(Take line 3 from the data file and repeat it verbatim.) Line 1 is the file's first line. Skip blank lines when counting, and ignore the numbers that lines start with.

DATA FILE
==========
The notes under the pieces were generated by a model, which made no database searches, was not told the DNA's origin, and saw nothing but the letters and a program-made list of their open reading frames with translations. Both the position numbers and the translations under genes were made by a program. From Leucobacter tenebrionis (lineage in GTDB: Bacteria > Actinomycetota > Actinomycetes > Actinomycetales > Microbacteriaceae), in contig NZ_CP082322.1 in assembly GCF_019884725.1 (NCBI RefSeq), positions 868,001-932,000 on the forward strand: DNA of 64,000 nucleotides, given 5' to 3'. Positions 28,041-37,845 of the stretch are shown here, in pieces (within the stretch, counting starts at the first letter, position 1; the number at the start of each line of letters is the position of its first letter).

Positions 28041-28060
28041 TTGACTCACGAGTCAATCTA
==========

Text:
28041 TTGACTCACGAGTCAATCTA